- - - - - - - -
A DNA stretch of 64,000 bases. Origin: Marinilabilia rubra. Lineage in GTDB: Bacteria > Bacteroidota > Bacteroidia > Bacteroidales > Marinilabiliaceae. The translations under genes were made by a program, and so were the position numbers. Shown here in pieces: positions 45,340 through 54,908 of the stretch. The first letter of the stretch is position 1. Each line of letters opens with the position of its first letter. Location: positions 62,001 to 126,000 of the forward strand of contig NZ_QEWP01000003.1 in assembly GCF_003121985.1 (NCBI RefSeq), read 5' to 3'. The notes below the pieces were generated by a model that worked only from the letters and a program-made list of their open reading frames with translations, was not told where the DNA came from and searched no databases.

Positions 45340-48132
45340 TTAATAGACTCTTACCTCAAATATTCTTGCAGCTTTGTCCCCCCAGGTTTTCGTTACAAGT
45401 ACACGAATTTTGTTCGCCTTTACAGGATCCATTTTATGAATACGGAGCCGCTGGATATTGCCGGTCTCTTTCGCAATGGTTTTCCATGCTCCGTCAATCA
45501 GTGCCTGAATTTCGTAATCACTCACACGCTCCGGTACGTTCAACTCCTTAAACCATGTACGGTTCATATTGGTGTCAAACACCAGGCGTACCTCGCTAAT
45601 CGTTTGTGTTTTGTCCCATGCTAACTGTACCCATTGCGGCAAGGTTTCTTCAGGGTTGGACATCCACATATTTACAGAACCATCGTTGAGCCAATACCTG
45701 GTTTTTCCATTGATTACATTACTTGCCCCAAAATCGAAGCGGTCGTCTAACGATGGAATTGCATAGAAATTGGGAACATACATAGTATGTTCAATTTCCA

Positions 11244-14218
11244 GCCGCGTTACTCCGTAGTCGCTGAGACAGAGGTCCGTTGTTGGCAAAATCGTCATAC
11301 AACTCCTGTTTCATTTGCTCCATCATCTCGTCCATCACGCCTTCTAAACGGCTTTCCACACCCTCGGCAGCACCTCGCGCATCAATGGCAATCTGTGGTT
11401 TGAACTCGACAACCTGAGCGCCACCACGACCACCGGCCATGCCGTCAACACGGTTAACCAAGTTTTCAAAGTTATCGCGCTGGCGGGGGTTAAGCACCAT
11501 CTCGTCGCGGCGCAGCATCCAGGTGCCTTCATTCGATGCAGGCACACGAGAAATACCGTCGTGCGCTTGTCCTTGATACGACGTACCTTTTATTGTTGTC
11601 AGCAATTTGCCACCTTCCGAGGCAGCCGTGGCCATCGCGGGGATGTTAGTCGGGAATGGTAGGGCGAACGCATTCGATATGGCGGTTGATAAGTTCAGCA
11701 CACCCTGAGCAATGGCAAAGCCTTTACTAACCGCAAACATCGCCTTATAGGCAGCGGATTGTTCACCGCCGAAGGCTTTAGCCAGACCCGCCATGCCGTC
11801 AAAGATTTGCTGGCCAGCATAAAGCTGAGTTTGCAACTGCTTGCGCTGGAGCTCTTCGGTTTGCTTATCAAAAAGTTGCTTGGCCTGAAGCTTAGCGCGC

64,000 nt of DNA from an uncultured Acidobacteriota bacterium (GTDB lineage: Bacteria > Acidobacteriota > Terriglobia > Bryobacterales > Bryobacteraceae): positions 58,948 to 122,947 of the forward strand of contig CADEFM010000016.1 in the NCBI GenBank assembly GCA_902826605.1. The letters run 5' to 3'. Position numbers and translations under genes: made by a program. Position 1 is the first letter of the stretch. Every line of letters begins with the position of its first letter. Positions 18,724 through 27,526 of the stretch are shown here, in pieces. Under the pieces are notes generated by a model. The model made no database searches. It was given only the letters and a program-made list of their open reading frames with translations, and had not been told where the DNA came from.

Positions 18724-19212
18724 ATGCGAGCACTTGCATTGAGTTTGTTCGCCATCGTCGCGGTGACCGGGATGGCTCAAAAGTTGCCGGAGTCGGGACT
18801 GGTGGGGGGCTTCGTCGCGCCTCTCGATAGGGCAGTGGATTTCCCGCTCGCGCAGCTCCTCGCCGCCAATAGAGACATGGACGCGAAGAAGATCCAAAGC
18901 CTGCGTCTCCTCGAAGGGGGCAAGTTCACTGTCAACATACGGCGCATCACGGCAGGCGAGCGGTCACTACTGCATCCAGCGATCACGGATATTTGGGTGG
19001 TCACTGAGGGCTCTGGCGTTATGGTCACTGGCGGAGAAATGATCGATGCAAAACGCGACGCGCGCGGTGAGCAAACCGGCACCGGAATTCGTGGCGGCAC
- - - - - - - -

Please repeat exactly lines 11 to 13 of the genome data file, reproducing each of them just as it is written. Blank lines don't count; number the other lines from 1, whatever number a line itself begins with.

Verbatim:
11401 TGAACTCGACAACCTGAGCGCCACCACGACCACCGGCCATGCCGTCAACACGGTTAACCAAGTTTTCAAAGTTATCGCGCTGGCGGGGGTTAAGCACCAT
11501 CTCGTCGCGGCGCAGCATCCAGGTGCCTTCATTCGATGCAGGCACACGAGAAATACCGTCGTGCGCTTGTCCTTGATACGACGTACCTTTTATTGTTGTC
11601 AGCAATTTGCCACCTTCCGAGGCAGCCGTGGCCATCGCGGGGATGTTAGTCGGGAATGGTAGGGCGAACGCATTCGATATGGCGGTTGATAAGTTCAGCA